Robust Method to Predict Inspiratory Flowrate from the Acoustic Signature of Swirl-Based DPIs using Deep Learning
Lim K M1, Harris D S1, Sail P1 & Parry M2
1PA Consulting, Global Innovation and Technology Centre, Back Lane, Melbourn, Herts, SG8 6DP, UK
2Intertek Melbourn, Saxon Way, Melbourn, Herts, SG8 6DN, UK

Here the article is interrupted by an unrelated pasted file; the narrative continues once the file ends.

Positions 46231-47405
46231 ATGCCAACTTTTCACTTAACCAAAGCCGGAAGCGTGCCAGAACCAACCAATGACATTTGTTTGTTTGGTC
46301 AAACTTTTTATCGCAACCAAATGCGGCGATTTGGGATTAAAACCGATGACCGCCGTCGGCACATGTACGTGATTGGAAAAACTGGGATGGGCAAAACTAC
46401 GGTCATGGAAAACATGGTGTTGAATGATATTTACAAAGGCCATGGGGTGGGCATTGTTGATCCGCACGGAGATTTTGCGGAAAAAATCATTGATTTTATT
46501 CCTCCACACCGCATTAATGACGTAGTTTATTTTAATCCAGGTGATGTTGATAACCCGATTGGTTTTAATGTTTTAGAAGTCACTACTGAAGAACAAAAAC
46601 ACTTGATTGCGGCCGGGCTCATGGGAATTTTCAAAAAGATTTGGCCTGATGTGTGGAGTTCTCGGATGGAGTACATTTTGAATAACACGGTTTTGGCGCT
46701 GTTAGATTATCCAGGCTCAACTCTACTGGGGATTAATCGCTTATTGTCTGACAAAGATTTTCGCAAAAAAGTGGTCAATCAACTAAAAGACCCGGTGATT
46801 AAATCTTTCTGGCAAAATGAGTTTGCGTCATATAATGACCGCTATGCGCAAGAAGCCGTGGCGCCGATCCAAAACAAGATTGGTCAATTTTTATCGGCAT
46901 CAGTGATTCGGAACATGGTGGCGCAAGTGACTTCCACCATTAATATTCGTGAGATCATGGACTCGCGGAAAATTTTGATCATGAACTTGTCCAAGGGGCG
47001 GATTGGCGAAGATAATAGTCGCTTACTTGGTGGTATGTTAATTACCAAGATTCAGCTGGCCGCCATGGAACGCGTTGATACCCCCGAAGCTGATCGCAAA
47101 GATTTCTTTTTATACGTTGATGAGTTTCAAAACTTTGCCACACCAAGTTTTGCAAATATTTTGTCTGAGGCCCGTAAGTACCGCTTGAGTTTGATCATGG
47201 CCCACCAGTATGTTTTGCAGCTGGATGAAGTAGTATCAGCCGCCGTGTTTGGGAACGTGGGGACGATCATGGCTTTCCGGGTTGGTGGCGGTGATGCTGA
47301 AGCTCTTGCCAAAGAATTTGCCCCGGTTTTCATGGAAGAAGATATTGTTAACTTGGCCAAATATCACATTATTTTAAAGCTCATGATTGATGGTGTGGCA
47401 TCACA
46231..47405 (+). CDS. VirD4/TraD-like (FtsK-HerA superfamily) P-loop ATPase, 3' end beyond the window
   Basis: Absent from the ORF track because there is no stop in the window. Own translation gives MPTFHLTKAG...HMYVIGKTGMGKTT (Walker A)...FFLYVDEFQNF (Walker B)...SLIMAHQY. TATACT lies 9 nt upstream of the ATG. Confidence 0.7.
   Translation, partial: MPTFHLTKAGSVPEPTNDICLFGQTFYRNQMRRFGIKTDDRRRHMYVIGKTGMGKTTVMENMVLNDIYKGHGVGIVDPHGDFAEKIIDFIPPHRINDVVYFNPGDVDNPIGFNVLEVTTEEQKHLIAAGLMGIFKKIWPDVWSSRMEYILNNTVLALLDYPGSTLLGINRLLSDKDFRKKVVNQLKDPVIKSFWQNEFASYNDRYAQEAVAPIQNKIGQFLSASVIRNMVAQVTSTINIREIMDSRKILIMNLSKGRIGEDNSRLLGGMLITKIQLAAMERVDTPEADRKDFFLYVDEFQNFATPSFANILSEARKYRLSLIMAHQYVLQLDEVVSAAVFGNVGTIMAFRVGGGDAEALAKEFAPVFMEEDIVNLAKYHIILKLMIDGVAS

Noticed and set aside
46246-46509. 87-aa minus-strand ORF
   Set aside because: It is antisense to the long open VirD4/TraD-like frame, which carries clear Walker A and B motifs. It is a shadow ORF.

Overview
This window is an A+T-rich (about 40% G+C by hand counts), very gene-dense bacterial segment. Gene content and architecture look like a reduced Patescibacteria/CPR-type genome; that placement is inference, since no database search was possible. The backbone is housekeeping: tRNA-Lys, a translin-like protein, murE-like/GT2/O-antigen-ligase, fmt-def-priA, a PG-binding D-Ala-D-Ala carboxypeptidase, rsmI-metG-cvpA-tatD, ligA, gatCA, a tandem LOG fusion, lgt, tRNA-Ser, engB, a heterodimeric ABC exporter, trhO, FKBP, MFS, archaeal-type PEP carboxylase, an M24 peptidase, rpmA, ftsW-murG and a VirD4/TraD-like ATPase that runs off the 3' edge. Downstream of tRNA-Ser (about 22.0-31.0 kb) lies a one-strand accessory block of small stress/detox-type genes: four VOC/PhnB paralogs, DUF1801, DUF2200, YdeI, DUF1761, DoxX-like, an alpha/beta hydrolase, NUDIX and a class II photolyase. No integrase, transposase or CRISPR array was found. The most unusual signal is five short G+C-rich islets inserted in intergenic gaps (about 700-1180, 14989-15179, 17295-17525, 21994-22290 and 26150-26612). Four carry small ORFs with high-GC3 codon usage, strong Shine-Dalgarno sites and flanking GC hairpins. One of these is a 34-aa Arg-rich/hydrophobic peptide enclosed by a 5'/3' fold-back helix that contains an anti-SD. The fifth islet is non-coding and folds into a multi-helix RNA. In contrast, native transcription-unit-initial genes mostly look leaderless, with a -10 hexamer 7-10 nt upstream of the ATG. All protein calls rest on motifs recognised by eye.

We present a novel method to predict the inspiratory flowrate through swirl-based dry powder inhalers (DPIs), using deep learning techniques to analyse acoustic data. We collected extensive acoustic data from several DPIs using a Copley Scientific BRS3000 breath simulator producing three distinct flowrate profiles to represent a range of typical inspiratory manoeuvres: weak (~2 kPa), moderate (~4 kPa), and strong (~8 kPa). The data was then processed and fed into a bidirectional Recurrent Neural Network (RNN), with the output metrics being the predicted flowrate profile measured by the mean square error (MSE), a binary classification of whether the inhaler was used or not, and the time of detection deviation in milliseconds. A MSE of 5.34 LPM was achieved with 97.5% detection accuracy, and 3% deviation in duration. The preliminary trained RNN model shows that it is possible to predict the inspiratory flowrate solely from the sound emitted by the inhaler in representative use environments, even with high levels of background noise. It is also able to robustly detect usage and the total inspiratory duration. The use of deep learning techniques for the analysis of acoustic signals from inspiratory manoeuvres has great potential value, including: Characterisation of inhaler usage to provide valuable feedback to the patient to improve their inhalation technique, understanding the efficiency of drug delivery and usage patterns over time.